The Civil Servant who Served the Poor

Junius Kellogg lived a life filled with connections. For a man who couldn’t gain access to a lot of places due to life in a pre-ADA world, he managed to show up just about everywhere and made connections all over New York City. In future posts, I’ll be discussing more of the connections he made in the world of sports, the world of the physically challenged and even the world of celebrity. For this post, I’d like to talk a bit about his work with the New York City Community Development Agency(NYCDA)

He joined the NYCDA around 1966 after he had been a community organizer at the failed, Project Uplift/HARYOU (Harlem Youth) program. The program was part of Lyndon Johnson’s “Great Society.” Project Uplift had so much potential, but it was under-funded and so ill-conceived that Junius’ primary role was helping it to close down.

NYCDA initially started as an organization to help the poorest of the city’s poor apply for assistance in paying their utility bills. As the years passed, the agency greatly expanded and with it, Junius stuck it out and received promotion after promotion.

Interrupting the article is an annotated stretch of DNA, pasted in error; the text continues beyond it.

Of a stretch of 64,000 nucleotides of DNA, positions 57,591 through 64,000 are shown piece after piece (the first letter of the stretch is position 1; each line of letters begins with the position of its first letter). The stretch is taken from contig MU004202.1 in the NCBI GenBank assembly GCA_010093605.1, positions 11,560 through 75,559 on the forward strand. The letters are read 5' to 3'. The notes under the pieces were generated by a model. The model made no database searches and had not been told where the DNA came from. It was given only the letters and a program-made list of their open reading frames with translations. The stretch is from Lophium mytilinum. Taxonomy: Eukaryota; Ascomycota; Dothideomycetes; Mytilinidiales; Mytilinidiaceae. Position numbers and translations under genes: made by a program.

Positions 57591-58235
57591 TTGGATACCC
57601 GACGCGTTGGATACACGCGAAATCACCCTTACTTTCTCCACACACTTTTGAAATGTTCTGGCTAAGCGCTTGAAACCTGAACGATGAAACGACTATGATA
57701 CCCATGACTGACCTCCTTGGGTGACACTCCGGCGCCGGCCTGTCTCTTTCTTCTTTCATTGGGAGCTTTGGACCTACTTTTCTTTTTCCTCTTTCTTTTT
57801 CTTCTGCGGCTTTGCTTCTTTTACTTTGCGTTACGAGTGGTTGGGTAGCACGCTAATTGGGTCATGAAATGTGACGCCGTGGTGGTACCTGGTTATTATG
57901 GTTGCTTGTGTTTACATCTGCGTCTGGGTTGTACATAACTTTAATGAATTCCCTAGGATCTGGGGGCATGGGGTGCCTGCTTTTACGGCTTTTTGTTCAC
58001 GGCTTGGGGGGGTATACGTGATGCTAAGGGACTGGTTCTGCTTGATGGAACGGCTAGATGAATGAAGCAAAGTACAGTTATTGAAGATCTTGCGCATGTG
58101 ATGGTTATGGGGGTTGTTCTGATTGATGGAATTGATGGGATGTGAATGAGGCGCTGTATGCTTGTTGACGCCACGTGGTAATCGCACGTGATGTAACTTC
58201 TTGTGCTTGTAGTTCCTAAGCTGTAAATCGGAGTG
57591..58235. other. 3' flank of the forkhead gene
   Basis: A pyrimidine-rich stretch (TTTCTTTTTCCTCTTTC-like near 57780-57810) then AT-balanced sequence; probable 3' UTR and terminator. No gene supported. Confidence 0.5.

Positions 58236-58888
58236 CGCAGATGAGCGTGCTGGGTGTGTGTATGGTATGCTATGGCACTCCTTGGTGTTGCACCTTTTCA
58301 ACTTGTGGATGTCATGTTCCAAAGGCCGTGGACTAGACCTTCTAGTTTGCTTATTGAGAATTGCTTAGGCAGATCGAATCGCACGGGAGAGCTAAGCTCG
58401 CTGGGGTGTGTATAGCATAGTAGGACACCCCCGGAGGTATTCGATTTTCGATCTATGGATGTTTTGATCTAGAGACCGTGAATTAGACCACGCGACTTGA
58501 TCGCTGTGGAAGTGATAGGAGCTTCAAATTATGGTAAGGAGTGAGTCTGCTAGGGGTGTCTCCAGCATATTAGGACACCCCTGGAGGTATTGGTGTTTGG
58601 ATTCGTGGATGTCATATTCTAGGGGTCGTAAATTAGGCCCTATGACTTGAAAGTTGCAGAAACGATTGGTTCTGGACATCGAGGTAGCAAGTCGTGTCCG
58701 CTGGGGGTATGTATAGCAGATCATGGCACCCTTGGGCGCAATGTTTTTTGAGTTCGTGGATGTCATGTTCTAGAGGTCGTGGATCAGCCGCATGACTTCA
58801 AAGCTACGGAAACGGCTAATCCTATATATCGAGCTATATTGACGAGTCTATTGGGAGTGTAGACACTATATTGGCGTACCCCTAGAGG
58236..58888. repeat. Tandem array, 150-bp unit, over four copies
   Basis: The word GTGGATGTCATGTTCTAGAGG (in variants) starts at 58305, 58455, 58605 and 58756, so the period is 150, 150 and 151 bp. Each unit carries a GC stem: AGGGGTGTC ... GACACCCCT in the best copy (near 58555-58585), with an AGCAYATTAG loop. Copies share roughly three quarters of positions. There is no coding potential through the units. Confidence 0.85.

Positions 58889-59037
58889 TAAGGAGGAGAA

The same skills and teamwork Junius brought to his playing and coaching career, he brought to the city. When he was forced to retire from the NYCDA in 1997, he had risen to their Director of Strategic Planning. In his career with the agency he was responsible for distributing hundreds of millions of dollars in funds. His work literally saved lives.

I say this, not as a tongue-in-cheek statement, but perhaps the most difficult, non-physical challenge he must have faced in his life was working under five different New York City mayors: Lindsay, Beame, Koch, Dinkins and Giuliani. Interestingly, I believe the mayor he was in synch with the most, was Ed Koch. The only time Junius allowed himself to get into print was during the Koch administration. Junius often presided over community meetings that could get contentious. He was the face of the city and sometimes, that “face” received the brunt of the frustrations of the poor.

Doing the research on Junius’ time with New York City government was quite difficult. People he worked with just didn’t want to talk to me. Most of them formed a protective, bureaucratic shield around him. He had a personal secretary for more than 30 years, and she absolutely would not talk. She told me, through a friend, that Junius was “a very private man.” Fortunately, Junius’ friend, Bob Otten knew a great deal; more, I think, than his secretary realized.

His years with the city took their toll. He was in a position that was almost no-win, and one former co-worker did share that Junius was not universally loved. He hated fraudsters and people who took advantage of the poor. The man who uncovered the 1951 fix, was the same man who was pushed out of the door in 1997.

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